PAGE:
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Gordon Liddy, Who Organized Watergate Burglary, Dies at 90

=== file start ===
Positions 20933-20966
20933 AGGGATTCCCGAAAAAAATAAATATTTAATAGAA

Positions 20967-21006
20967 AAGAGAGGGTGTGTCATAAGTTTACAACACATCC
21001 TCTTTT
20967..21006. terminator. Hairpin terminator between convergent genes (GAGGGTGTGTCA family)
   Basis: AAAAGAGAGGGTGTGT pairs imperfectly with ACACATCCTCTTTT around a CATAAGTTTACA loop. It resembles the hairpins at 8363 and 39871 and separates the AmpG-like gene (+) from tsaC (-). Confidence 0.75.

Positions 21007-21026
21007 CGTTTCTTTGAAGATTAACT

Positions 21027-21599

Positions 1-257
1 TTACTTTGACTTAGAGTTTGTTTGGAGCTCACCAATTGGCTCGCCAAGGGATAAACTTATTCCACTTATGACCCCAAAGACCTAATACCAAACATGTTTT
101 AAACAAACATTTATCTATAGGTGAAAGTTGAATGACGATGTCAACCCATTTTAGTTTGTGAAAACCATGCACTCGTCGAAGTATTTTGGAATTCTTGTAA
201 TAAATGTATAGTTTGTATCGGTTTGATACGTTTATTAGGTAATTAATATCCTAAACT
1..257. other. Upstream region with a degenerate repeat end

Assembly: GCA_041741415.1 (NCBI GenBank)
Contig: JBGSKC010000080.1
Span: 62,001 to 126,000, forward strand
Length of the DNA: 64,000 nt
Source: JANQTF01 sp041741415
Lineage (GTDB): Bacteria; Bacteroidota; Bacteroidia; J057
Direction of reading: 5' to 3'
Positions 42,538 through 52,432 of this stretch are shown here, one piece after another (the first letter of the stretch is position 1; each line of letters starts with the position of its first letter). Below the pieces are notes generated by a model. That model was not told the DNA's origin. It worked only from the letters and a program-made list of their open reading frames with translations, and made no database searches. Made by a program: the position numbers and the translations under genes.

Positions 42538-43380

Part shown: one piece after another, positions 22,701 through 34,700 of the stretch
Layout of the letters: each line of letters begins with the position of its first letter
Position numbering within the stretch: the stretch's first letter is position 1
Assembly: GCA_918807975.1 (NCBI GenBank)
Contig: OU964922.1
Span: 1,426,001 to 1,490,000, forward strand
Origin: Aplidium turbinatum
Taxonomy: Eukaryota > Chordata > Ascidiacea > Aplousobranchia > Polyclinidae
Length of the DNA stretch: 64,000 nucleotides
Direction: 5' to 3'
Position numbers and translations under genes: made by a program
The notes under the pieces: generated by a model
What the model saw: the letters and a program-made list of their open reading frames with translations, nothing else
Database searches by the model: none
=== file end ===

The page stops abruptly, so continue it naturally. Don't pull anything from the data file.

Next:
G. Gordon Liddy, the former FBI agent and White House staffer imprisoned for organizing the 1972 Watergate burglary that led to the resignation of U.S. President Richard Nixon, has died. He was 90. He died March 30 at his daughter’s home in Mount Vernon, Virginia, according to the New York Times, citing his son Thomas P. Liddy, who said that his father had Parkinson’s disease and had been in declining health. Liddy was a member of the Committee to Re-Elect the President and the former chief operative of the “plumbers” unit, created by the Nixon administration to stop information leaks to journalists. He proposed a series of illegal acts, known as Operation Gemstone, to weaken the Democratic Party’s chances of electoral victory by gathering political intelligence and catching officials in compromising situations. “I saw Democrats as being dangerous to the country,” Liddy said in a 2014 radio interview. “I wanted to prevent them from being able to damage the country further. So I chose to make use of the special knowledge that I had as a result of the FBI and so forth. That was it.” The bugging of the Democratic National Committee’s offices in the Watergate complex in Washington was part of a plan that he had discussed in 1972 with Attorney General John Mitchell, White House Counsel John Dean and Nixon aide Jeb Magruder. On June 16, 1972, five men broke into the Watergate building to fix wiretaps planted weeks earlier in the Democratic headquarters. The burglars were arrested by police, acting on a tip from security guard Frank Wills. With the help of W. Mark Felt, then FBI associate director and the anonymous source known as “Deep Throat” who revealed his own identity in a 2005 article in Vanity Fair, Washington Post reporters Bob Woodward and Carl Bernstein followed the trail to the top levels of the White House in their investigation of the crime’s two-year cover-up. After a Senate inquiry, during which Dean testified against Nixon, secret tape recordings of Oval Office conversations were revealed. Seven White House aides, including Liddy who helped supervise the break-in from a vantage point across the street, were indicted. The president resigned on Aug. 9, 1974, after trying to foil the FBI’s investigation of Watergate. Subscribe to our YouTube channel: Bloomberg Quicktake brings you live global news and original shows spanning business, technology, politics and culture. Make sense of the stories changing your business and your world. To watch complete coverage on Bloomberg Quicktake 24/7, visit, or watch on Apple TV, Roku, Samsung Smart TV, Fire TV and Android TV on the Bloomberg app. Have a story to tell? Fill out this survey for a chance to have it featured on Bloomberg Quicktake: Connect with us on… YouTube: Breaking News on YouTube: Twitter: Facebook: Instagram:
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